Camping by a Stoney Creek

Sam Richards — 15 August 2019
10,000 kilometres through Queensland and the Northern Territory, living in an RV... How’s that sound for a month and a half of travel?

Founder of Stoney Creek, Hank Rojek, has just returned from the trip of a lifetime. He and his wife, along with the couple next door and the husband’s brother, set out from Brisbane early in June, and proceeded to travel around the upper stretches of their state and then over into the Northern Territory, before returning home in mid-July.


All images by Theo Sloots

“We were sitting around one day at home,” Hank tells Camper. “And we thought, we really ought to go and experience all of those places we’ve missed on previous occasions.”

“As for our neighbours, they’ve always wanted to go to Cape York and do the extreme stuff; but they had never felt confident enough.”

So they collectively conceived their wide-ranging itinerary. Hank’s neighbours undertook an advanced 4WD training course, while Hank selected the appropriate RV models from the Stoney Creek stable.

For himself and his wife, the Scout Hybrid Off-Road Caravan stood out as most appropriate. It’s made for two and is something Hank, with his offroading experience, could handle at 2.5 tonnes ATM.

For the other three, the ultra-nimble SC-WT (Walk Through) took the cake, with its ample storage space and room to sleep as many as six.

Offroad-ability and quick set-up times (given the amount of travel) were two other important factors. But then all Stoney Creek RVs are built with these attributes in mind, Hank says.

“Anywhere your 4WD goes, our campers will go, too,” he says. As for set up, both of the models he selected can be left on the tow ball overnight. All the hybrid takes is to raise the pop-top, whereas the soft floor simply folds over, with a wee-bit of canvas positioning.

Hank ran us through the setup of the Scout: “We had a free camp setup with solar, a king bed that was perfect after a hard day’s travel, cafe dinette and shower/toilet combo – rare in a 14 footer.”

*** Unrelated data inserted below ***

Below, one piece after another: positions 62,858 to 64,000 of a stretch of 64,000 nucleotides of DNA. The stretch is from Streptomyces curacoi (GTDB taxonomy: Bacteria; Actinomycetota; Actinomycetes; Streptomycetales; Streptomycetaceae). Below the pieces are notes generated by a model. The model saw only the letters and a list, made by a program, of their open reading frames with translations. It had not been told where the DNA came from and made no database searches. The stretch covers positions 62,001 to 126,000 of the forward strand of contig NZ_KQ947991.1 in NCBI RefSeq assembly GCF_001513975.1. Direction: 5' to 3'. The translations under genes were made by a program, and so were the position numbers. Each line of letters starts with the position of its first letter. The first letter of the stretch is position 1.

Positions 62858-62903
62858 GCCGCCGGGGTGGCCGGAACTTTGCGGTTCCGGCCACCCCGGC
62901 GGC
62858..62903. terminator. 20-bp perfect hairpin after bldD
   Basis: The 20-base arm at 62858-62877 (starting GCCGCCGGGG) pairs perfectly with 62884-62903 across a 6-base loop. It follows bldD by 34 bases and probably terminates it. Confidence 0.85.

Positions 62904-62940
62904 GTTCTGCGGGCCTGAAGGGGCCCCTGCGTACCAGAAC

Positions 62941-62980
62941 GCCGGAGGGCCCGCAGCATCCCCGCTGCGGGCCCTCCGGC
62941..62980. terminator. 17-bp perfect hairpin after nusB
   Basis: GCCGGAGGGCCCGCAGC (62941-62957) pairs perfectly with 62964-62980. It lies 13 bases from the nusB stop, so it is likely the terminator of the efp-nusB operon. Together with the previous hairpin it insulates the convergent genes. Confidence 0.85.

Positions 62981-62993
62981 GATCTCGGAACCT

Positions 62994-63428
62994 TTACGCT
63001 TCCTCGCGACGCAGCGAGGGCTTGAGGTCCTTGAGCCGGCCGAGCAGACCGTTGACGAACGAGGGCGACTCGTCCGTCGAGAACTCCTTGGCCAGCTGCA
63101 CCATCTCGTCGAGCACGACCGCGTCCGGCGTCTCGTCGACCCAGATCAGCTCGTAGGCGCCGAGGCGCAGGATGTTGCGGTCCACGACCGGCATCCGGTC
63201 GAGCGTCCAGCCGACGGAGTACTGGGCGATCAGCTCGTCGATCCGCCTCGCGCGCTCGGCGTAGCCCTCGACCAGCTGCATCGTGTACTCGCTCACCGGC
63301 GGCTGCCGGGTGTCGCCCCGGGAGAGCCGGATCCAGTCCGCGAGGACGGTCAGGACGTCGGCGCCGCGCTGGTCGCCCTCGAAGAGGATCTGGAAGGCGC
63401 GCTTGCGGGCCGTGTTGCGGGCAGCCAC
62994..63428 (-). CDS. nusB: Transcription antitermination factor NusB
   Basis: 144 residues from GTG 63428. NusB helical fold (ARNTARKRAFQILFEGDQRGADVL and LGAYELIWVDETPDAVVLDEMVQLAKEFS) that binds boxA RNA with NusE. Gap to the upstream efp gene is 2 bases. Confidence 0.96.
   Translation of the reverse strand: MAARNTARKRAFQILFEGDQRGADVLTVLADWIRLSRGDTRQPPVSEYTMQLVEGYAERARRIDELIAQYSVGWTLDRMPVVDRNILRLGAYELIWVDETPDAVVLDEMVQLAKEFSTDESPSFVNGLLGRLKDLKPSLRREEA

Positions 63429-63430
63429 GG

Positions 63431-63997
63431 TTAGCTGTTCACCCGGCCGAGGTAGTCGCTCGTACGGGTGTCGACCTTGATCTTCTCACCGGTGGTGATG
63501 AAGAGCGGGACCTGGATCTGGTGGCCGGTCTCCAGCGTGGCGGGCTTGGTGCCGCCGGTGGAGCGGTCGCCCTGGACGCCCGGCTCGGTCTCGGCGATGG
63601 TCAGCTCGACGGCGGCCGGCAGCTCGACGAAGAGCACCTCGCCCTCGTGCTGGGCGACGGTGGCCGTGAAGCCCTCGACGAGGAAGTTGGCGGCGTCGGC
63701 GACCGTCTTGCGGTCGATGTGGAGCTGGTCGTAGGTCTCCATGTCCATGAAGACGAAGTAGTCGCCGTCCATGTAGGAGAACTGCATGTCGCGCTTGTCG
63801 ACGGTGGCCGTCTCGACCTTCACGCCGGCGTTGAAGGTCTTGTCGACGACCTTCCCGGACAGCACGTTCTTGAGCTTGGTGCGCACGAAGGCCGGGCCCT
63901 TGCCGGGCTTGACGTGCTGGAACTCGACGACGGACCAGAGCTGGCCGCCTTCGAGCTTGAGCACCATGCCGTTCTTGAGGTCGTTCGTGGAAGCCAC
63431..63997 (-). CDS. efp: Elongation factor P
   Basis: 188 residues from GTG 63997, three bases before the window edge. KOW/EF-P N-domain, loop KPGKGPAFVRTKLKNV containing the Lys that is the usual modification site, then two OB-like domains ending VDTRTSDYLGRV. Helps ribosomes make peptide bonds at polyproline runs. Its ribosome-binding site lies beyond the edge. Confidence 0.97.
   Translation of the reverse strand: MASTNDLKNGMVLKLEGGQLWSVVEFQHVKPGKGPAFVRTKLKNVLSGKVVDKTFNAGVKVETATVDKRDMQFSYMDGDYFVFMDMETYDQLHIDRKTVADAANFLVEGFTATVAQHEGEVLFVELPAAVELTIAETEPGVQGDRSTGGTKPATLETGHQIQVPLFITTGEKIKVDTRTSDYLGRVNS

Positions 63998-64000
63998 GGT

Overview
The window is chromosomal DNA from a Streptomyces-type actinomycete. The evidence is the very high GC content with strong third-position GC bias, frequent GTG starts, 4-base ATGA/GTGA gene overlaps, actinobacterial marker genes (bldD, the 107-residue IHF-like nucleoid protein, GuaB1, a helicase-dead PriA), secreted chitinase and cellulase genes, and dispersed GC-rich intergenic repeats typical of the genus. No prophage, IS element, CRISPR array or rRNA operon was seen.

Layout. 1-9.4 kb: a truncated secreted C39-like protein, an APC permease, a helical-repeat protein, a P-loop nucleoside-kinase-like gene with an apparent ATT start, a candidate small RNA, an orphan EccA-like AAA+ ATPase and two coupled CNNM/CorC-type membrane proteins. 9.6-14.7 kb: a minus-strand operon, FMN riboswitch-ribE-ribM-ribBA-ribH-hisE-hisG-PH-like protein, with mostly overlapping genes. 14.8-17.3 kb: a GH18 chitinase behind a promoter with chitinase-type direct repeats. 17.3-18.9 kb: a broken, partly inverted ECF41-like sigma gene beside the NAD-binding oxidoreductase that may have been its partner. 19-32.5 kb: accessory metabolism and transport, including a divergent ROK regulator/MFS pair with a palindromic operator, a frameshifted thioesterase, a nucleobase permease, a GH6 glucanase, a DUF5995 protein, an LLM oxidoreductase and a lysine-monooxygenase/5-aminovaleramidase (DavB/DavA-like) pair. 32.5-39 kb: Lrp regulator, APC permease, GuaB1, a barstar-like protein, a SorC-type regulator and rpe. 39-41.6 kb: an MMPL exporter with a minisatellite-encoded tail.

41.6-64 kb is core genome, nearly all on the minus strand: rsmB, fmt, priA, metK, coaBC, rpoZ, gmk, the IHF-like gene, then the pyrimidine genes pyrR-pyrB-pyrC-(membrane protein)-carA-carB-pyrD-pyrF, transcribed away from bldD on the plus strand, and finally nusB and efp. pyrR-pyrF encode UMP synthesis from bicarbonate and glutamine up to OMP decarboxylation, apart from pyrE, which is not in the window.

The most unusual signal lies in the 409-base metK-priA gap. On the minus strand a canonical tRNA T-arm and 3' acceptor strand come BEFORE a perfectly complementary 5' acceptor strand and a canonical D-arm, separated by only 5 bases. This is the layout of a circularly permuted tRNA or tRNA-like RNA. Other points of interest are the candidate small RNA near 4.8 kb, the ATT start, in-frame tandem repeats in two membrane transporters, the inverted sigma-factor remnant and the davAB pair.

And of course, the 4x4s – a Mitsubishi NW Pajero and Triton – had to keep up on the rough stuff: “On the NW Pajero, we had a two inch lift, Iron Man suspension, Yokohama A/T tyres, a bull bar, winch, and quarter inch plating underneath the motor gearbox and fuel tank.”


Just before they set off, it became clear that the track to The Tip from Cairns was still closed following the wet season, as was Lakefield National Park due to flood damage.

“Fortunately, we knew that we could shuffle around our course if we needed to,” Hank says. “If we liked a place, we knew we could sit down and spend a night there. Just as we knew we’d never be short of options if one destination didn’t work out.”

So, after making Cairns, the group cut across to Karumba on the Gulf of Carpentaria. Here they cracked out the rods and spent a successful hour’s fishing.

“We all caught some nice fish right away,” Hank says. “Barramundi, bream. We were running very light tackle, unfortunately; we hooked a few big queenies, but you could see the line break and them take it away.”

From Karumba they trooped south-west to Leichhardt River and Leichhardt Falls. Here, they ventured off the beaten path in their 4x4s:

“Around Leichhardt, there’s a lot of free camping; and it’s incredibly beautiful and pristine,” Hank says. “We made out way through creek beds to find a perfect campsite.”

They made sure to do a lot of bushwalking in the area, too, including the track to Walker’s Monument – a commemoration of Frederick Walker, who died from malarial fever after conducting a search party for Burke and Wills.

Next, the group cut west to Lawn Hill, visiting Gregory Downs’ historic hotel en route. Upon arrival, they laced up the boots and undertook a few extended walking loops. From there it was 4WD tracks north towards Doomadgee. Here their plans were struck a blow.

“One of the vehicles lost its back window around Hell’s Gate,” Hank tells Camper. “A rock from a passing car came through the back window; the whole canopy got full of dust.”

“We rung Darwin, and managed to have a rear windscreen fitted there. From Darwin, we worked our way back through Kakadu.”

In Kakadu, they witnessed sacred rock art, walked around Jim Jim Falls, and took on Cahills Crossing – commonly renowned as the most dangerous water crossing in the world. However, Hank told us, it was not especially challenging this late in the season.